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CyberNet Group Timeline: A Progression of Lies, Greed And Corruption
1985: A lawsuit is filed in San Francisco against Barton Watson and his mother, Geraldine Watson, by investors who claim the mother and son duo defrauded them with illegal investments. A year later, the court rules for the plaintiff and awards the investors nearly $1 million in total damages.
1987: Barton Watson pleads guilty to one count of mail fraud in 1987 for scamming an investor while working at brokerage firm E.F. Hutton in Washington, D.C. He is sentenced to three years in prison and forced to pay $230,000 in restitution.
1989: Watson is released from prison in July on parole. He later joins John Straayer to form WS Services, a predecessor to CyberNet Engineering.
1992: Cyberco Holdings is incorporated in the state of Michigan. Straayer later leaves the company after suspecting criminal activity.
Barton Watson and wife Krista are investigated by the FBI on allegations of bank fraud for allegedly falsifying an income statement and tax return. Watson is forced to pay a civil judgment fine of $5,000.
1996: Hastings Public School system in Michigan contacts CyberNet Engineering and orders more than $230,000 worth of new computers, but after delivery and installation, the products are discovered to be remanufactured Compaq desktops.
2000: The FBI investigates the Hastings Public School case, which later results in an out-of-court settlement.
2002: CyberNet's accountant, Guy Hiestand of Hiestand and Co. in Grand Rapids, discontinues his work for the company after discovering discrepancies in CyberNet's financials.
2003: In January, First American Equipment Financing (FAEF) contacts the FBI with a complaint of fraud against CyberNet after the company tries to secure a loan from FAEF.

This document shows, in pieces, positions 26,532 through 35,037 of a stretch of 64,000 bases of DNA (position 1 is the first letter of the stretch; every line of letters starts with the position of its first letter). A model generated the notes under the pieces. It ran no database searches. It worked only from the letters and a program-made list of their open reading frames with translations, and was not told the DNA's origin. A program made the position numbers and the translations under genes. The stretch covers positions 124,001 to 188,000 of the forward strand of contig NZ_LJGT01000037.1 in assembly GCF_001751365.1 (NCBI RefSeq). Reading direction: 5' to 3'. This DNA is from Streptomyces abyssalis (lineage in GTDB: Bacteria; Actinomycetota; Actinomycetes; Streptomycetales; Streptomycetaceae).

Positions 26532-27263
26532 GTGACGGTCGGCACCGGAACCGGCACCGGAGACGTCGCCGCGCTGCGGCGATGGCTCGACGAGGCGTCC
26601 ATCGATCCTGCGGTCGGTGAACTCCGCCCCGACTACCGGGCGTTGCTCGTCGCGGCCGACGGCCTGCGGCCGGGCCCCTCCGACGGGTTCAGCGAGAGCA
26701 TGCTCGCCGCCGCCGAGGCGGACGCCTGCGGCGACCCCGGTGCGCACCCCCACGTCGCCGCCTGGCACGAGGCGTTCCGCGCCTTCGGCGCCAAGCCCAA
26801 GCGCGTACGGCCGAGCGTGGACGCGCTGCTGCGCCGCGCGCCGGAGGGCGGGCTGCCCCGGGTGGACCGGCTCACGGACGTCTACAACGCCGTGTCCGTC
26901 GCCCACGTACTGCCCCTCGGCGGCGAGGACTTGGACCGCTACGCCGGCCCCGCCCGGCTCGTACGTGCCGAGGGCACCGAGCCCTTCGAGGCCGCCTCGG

2003: CyberNet wins a lawsuit filed against the company by Con-Way, one of its biggest clients, after a lengthy contract dispute. CyberNet is awarded more than $600,000 by an Oregon Circuit Court.
2004: In January, Hiestand discovers that CyberNet is providing banks with phony financial documents and accounting statements with Hiestand's name and letterhead attached to them.
2004: On Nov. 17, federal agents raid CyberNet's headquarters and shut the office building down while confiscating financial documents, computers and digital records for the company.
2004: The day after the raid, the first lawsuit is filed against CyberNet by a creditor, Charter One Vendor Finance, claiming damages related to CyberNet's fraudulently obtained loan for $3 million. Several more lawsuits follow.
2004: On Nov. 18 and 19, several wire transfers are made, moving funds for as much as $750,000 from the accounts of CyberNet and its shell companies to Barton Watson's mother Geraldine and brother Karl, company president James Horton, and other executives.
2004: An order is issued in Kent County Circuit Court on Nov. 22, appointing receivership to Management Services Realty Inc. CyberNet officially ceases operations later in the week.
The FBI also begins to track CyberNet's wire transfers and freezes the company's various accounts.
2004: On Nov. 23, Barton Watson, armed and suicidal, calls 911 from his home. The next morning, police find Watson dead of a self-inflicted gunshot wound.
2005: On March 23, CyberNet's assets are auctioned off, including Watson's wine collection. The auction brings in about $1.1 million, which is split up among creditors and banks.
2005: On April 22, Krista Watson appears in bankruptcy court in Grand Rapids and disavows all knowledge of her husband's criminal activity.
2005: On June 28 and 29, the Watsons' home and personal effects are auctioned off by the court.
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